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SEC ponders proxy reform, SCC responds

The Shareholder Communications Coalition sent a letter to the Securities and Exchange Commission on Friday, April 24, 2009 in response to a recent article in the Wall Street Journal which suggested that the Commission may approve an amendment to New York Stock Exchange Rule 452 at staff level, instead of having the amendment considered by the full Commission at a public meeting.

The Coalition’s letter urges full Commission consideration of the proposed amendment to Rule 452 because of the broader policy issues raised in the comment letters submitted on this proposal. These policy issues include: (1) the need to educate individual investors about the proxy voting system, so that they are not disenfranchised by an amendment to Rule 452; and (2) the need to review outdated SEC shareholder communications rules, which prevent effective communication between issuers and their beneficial owners.

The amendment to Rule 452 before the SEC would eliminate broker discretionary voting in uncontested director elections. You can learn more about this proposal on the Regulatory Action and Stock Exchange Activities pages of the Coalition’s website: www.shareholdercoalition.com

See our recent posts on this topic:

Manifest urges SEC to overhaul the US proxy system

Manifest has written to the SEC in support of rule changes designed to eliminate uninstructed broker votes being used at director elections. The New York Stock Exchange had recently filed a request with the SEC to change Rule 452 which allows brokers to use client votes if no instructions have been received. The proposal has been stuck with the SEC since October 2006 and investor groups such as the Council of Institutional Investors have been pushing reform for over a decade.

Comment letters have been arriving at the SEC from all sides of the debate with some corporations claiming that the rule change would “suppress the voice of individual investors”. Others have been concerned that the time-table set for the report will give opponents time to mount a counter-reform campaign.

Manifest set out the view that, while the reform was both long overdue but extremely welcome, there are many aspects of the US proxy system which are in need of radical overhaul. The broker vote problem was just one symptom of wider systemic failures which prevents issuers and investors from properly communicating with one another and create immense inefficiencies such as, for example, record dates more pertinent to an age of the Pony Express rather than a web-enabled financial services industry which looks to STP as a matter of course.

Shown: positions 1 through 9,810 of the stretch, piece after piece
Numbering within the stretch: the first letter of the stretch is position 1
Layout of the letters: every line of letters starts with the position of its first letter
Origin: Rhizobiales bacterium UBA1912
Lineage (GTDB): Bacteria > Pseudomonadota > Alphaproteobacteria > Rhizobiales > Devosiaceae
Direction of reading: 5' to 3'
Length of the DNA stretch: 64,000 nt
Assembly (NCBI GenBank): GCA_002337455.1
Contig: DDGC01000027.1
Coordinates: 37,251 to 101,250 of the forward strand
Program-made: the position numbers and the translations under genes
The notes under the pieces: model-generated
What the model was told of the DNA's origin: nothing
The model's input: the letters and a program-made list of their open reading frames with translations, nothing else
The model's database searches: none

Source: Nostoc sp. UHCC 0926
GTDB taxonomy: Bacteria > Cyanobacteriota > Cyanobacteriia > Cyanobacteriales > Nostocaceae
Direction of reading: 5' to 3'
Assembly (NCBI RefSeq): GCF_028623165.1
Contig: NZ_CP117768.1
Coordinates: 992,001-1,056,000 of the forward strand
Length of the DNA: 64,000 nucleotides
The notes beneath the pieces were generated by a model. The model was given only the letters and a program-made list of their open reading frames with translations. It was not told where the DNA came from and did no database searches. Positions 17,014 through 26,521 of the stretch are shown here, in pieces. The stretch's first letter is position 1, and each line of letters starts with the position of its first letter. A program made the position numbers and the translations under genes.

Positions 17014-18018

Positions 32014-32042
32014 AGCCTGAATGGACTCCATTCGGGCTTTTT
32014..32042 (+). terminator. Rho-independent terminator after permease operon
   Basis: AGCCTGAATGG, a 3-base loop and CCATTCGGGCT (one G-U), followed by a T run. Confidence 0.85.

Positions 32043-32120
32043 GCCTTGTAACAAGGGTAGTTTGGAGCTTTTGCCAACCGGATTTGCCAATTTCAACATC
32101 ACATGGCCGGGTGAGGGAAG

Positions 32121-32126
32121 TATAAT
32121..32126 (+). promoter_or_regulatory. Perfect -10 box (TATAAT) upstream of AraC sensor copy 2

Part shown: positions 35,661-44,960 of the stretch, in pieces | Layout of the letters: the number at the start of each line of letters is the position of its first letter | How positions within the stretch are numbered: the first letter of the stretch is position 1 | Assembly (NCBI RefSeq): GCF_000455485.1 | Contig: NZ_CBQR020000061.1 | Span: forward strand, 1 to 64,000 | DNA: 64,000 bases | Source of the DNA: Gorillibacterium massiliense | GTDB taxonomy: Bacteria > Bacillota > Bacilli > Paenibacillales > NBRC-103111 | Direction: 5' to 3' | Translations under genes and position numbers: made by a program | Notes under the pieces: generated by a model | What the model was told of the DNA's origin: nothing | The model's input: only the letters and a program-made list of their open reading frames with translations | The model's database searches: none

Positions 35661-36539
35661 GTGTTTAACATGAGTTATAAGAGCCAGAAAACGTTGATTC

SEC moves to block broker votes

The US Securities and Exchange Commission (SEC) has moved a step closer to approving the New York Stock Exchange’s Rule 452 proposal to eliminate broker discretionary voting in director elections.  This proposal was developed by the Exchange’s Proxy Working Group in 2006.

The NYSE has recently re-filed its proposed amendment to Rule 452 and includes the reports of the Proxy Working Group and the comment letters it received on its work.

It has been estimated that broker votes can give management-supported director elections an automatic 20% to 30% of share of the vote.  Although some US companies have already moved to majority voting  from plurality voting, (getting just one more vote than another candidate for the seat is enough to win) banning broker votes will have little effect in plurality contests.

Bearing in mind current market conditions and the Obama administration’s commitment to reform, the SEC is likely to move quickly on this proposal. Once the SEC publishes the proposed NYSE Rule amendment, there will be a 21-day comment period.

Niels Holch commenting on behalf of  The Shareholder Communication Coalition said: “broker discretionary voting is so interrelated with other proxy process issues that the SEC should be conducting a comprehensive review of all shareholder voting and communications issues, instead of trying to reform the proxy system in a piecemeal fashion. ”

Piecemeal or not, the US is making major and very welcome moves in proxy reform.

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What do you think?